Coronavirus fears keep hammering the prices. Oil prices went down, with the benchmark US crude falling from $54.16 to $52.48 since the last week. From early October, the market hasn’t experienced such a breakdown in the price. The spread of a fatal virus in China raised investors’ worries about the global economy.
Fears start growing that coronavirus could become a significant epidemic spread. The death toll from the virus raised to 81, and the number of infected people is close to 3 thousand. Numbers of cases outside China have reached ten countries. Namely Japan, Korea, Vietnam, Singapore, Australia, Malaysia, Thailand, Nepal, the US, and France. Even though one person has been cured, the fact that it can be transmitted before symptoms show up will make it much more difficult to restrain. To reduce population flows, the Chinese government canceled festivals and the extended holiday season. Drastic measures have been taken to ban traveling outside the epicenter of the virus and to four major cities: Shanghai, Beijing, Xi’an, and Tianjin.
Additionally, analysts talk about fears that the crisis will affect the Asian financial markets as badly as when the SARS virus spread in 2003.
Will the coronavirus affect oil demand?
Investor fears related to oil demand has increased significantly driven by harmful data on US stocks, notes Goldman Sachs. It supposes that oil demand may slip by 260 000 barrels a day this year. It could reduce oil prices by $3 per barrel, using the 2003 SARS epidemic as a guide.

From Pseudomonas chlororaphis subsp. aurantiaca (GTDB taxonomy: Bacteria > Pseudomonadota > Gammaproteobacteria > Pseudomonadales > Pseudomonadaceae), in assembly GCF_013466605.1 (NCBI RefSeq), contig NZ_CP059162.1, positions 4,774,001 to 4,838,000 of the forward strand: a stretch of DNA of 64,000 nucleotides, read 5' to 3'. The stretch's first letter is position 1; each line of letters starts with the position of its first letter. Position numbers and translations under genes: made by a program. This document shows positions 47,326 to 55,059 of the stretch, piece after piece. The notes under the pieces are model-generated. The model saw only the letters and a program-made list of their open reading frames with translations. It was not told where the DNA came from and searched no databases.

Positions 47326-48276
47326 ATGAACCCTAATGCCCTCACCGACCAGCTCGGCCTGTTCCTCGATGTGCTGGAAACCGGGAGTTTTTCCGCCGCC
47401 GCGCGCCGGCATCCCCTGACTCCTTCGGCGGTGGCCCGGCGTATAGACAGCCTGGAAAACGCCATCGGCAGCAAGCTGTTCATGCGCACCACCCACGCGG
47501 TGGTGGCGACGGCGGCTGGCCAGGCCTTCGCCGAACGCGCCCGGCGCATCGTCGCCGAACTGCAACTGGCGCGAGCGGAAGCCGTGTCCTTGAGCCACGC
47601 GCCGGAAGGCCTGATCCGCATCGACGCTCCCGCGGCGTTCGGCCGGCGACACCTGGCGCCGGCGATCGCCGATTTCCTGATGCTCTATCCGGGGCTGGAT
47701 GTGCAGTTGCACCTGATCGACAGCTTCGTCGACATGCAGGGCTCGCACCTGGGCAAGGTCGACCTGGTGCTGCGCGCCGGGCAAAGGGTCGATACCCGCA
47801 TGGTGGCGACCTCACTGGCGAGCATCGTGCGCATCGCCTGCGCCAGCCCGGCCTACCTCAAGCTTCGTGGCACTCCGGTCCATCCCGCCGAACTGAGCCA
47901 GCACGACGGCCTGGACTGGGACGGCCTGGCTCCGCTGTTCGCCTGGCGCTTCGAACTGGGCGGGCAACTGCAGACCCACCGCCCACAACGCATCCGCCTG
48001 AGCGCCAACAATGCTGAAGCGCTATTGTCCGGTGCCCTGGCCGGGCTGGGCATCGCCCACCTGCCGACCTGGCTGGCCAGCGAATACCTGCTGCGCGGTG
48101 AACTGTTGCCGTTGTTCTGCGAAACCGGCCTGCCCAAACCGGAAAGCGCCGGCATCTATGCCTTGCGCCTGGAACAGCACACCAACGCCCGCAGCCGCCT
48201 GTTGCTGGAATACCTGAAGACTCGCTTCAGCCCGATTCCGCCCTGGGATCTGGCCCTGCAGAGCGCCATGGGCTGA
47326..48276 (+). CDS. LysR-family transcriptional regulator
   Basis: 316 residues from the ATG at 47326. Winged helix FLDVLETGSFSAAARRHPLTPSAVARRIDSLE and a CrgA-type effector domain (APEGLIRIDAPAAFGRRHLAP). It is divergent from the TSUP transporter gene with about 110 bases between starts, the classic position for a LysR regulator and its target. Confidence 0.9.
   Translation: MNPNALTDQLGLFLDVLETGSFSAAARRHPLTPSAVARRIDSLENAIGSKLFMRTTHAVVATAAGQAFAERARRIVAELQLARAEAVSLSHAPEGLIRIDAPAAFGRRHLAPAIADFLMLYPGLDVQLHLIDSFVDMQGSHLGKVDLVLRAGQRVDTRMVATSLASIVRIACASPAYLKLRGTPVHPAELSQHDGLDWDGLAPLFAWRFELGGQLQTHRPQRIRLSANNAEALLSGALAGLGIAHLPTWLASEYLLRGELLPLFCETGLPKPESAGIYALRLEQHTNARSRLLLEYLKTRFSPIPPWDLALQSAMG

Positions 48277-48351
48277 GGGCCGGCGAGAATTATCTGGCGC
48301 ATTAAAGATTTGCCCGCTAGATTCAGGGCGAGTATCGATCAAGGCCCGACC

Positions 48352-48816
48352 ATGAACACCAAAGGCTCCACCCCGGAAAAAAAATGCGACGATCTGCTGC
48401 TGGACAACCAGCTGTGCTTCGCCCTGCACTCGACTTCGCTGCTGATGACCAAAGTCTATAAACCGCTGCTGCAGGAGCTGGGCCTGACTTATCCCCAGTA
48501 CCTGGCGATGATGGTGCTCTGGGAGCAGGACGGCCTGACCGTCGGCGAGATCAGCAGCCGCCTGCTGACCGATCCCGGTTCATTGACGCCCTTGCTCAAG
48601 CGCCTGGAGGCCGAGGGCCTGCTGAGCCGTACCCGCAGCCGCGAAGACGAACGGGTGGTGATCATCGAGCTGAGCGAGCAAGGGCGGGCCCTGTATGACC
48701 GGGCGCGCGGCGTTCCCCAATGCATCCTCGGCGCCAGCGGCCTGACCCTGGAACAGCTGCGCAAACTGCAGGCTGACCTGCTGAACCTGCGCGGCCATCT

Moreover, oversupply in China is affecting the rest of the world. On that basis, the market is reacting in a defensive manner, says Ole Hansen, head of the commodity strategy at Saxo Bank.
Prince Abdelaziz, minister of energy of Saudi Arabia, stated that SA closely follows developments in China, to calm the market.
He claims that psychological factors drive market fluctuation. Additionally, it is affected by a very pessimistic outlook adopted by some parties. Even though the virus’s effect on the global market is minimal.
Other than that, the US has sanctioned several petroleum companies based in Shanghai, Hong Kong and Dubai, for assisting the progress of product exports from the National Iranian Oil Company after US sanctions waivers expired in May 2019.
Saudi Arabia hopes the crisis will have a very limited impact on oil consumption. Analysts say it is too early to assume what might be the impact on demand.